Killington’s Rails 2 Riches is one of the few remaining significant park events on the East Coast. And thanks to its sizable cash purse, it’s the only open event in the East where you’ll find skiers that have flown in from the West. The East Coast homecoming ended up paying off for almost everyone visiting from Salt Lake City. Steve Stepp, Giray Didali, and L.J. Strenio, all native East Coasters chasing the dream in the City of the Saints, found themselves on the receiving end of varying amounts of hundred dollar bills after being on the producing end of a heavy barrage of tricks.
The inclusion of a multi-takeoff closeout rail breathed life into an event that usually has a straightforward set of features, with many competitors mentioning the feature as the one they were most excited to dial in. The soft, slushy landings, a product of an unseasonably warm December weekend, also gave skiers extra incentive to throw down, which made keeping track of the trick list a dizzying effort. Judges Andy Parry, Ian Compton, and Matt Bennedetto, along with the grip of photographers, videographers, and one amateur journalist from POWDER, could barely keep up as the field of 37 skiers worked the setup. Plenty of unknown amateurs were in town to keep the visiting pros on their feet. All three judges said that deciding who made it into finals was harder than figuring out who podiumed during finals.
Strenio, who forgot his ski boots, took to the qualifiers with a packed-out pair of rental silver and magenta Dalbellos. Despite feeling “a little less snappy” in them, Strenio managed to nab a 630 off the closeout rail, a few misties off, and a few variations of switch-up, 450 out on the down-flat-down to secure his spot in the final.
By the time the foggy day turned to foggy night and finals started, the course’s copious ruts had been smoothed into a clean, slushy shine and the squeeze from 37 athletes to 10 guys and five women meant that the disorienting torrent of tricks of qualifiers had calmed into a digestible, although still fierce, pace.
Strenio recovered his boots and went to work on every feature. Line teammate Giray Dadali was right with him on the closeout, using his power skiing to switch 270 on, 810 out, and cab 270 again into a rodeo 630 out, standing up landings that would have crushed weaker skiers while taking a page from Tom Wallisch to “spin into the future,” as he put it. Only Steve Stepp was able to keep up with the number of tricks Giray and Strenio landed.
Ultimately, this trio’s ability to find big tricks on each of the three features is what got them onto the podium, with the sheer volume and consistency of Strenio’s finals performance edging him into first and making him $4,000 richer.
Plenty of others found their feet on big tricks. After several swings, Dom Leporte imported a Quebecois-vintage to the double kink—a Charlie Chapman to lipslide, 450 out—while finding that last kink of the rail that had eluded him during qualifiers. Will Hibbs and John Kutcher both kept up the style slaughter on the closeout, although Hibbs was unable to find the tricks on the double kink that he had skied away from earlier in the day. And while Kieran McVeigh only put together two or three notable tricks in finals, his 270 onto the down-flat-down put him in the middle of a deep, committed tail press through both kinks, which he mopped up with a pretzel 270 out right to his feet. Kieran’s loose, bouncy flow had the crowd rooting for him all night, and this trick brought them all to their feet.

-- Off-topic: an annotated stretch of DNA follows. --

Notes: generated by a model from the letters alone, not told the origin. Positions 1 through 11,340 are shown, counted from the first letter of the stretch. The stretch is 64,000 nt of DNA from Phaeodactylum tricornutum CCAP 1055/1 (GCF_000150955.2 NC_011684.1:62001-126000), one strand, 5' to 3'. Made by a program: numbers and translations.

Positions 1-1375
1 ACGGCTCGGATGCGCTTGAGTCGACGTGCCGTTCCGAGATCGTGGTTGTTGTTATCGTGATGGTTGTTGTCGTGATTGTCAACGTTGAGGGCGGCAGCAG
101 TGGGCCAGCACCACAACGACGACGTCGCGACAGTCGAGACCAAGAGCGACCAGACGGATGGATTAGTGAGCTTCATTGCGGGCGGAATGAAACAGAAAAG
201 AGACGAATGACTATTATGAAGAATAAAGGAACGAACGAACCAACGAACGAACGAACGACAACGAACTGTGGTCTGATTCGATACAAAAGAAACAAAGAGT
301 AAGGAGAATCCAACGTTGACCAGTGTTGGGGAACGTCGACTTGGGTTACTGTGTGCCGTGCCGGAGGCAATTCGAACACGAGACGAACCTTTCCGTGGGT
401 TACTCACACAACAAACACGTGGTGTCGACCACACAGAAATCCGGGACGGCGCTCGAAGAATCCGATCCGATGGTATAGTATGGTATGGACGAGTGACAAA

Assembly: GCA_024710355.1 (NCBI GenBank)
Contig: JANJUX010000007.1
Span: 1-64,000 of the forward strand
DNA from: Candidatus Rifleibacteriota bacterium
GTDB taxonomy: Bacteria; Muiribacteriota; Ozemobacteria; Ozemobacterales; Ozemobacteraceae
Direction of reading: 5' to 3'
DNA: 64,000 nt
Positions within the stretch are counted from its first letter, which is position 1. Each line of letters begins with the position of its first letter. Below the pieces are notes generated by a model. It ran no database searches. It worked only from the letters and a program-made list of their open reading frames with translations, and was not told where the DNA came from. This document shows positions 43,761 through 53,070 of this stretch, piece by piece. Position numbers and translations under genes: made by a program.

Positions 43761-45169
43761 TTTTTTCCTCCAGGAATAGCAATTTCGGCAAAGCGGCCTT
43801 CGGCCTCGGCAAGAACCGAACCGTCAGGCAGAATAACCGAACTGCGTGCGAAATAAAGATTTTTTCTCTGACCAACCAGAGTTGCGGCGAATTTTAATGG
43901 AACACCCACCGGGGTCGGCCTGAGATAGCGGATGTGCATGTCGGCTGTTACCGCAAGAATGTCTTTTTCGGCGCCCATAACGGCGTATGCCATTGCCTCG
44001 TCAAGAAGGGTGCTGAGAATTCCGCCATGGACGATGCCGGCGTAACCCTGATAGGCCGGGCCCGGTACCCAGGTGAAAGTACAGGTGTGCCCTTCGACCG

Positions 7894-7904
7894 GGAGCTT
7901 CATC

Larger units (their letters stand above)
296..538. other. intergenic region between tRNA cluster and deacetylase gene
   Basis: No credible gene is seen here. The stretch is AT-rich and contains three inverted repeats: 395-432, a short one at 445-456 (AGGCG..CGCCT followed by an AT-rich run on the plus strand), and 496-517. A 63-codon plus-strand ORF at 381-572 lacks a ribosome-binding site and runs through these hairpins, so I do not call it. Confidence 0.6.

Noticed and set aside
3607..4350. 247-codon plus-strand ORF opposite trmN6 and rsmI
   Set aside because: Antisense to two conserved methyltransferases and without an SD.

The young women’s field had a harder time feeling comfortable on what was a very intimidating setup. Third place winner Catharine Warchal still went full-bore, cleaning the closeout rail multiple times in between a few near-disasters trying to 270 onto the double kink. Second place winner Kim Lamarre nabbed a controversial win of the Last Dash for Cash thanks to a catastrophic double ejection and consequent near-Earth orbit after trying to go switch onto the close-out. Pennsylvania’s up-and-coming star, Jackie Kling, ultimately skied the most confidently, nailing a 270 out of the down bar, greasing the double kink multiple times, and cleanly stomping a giant disaster to the last bar. Her comfort level with the setup, and subsequent ability to put down more tricks than the rest of the field, vaulted her into first.
With that, the most exciting Rails 2 Riches in years was over. Men’s winner Strenio was off to use his winnings to pay off debt incurred while buying a flight to Sweden for a Level 1 film trip, and Giray was split between using his $2,000 to pay off student loans or buy a sled that wouldn’t strand him in the Utah backcountry. Whatever the shopping plans, the finals field spread onto the Killington access road to swindle as many cocktails off of Strenio as his mandatory tab contributions would allow.
* Women’s Snowboard winner Lily Calabrese also deserves a shout-out. An early victim of the closeout rail, Calabrese had to get 14 stitches in her leg to sew up a quarter-sized hole before heading back out for finals, which she won.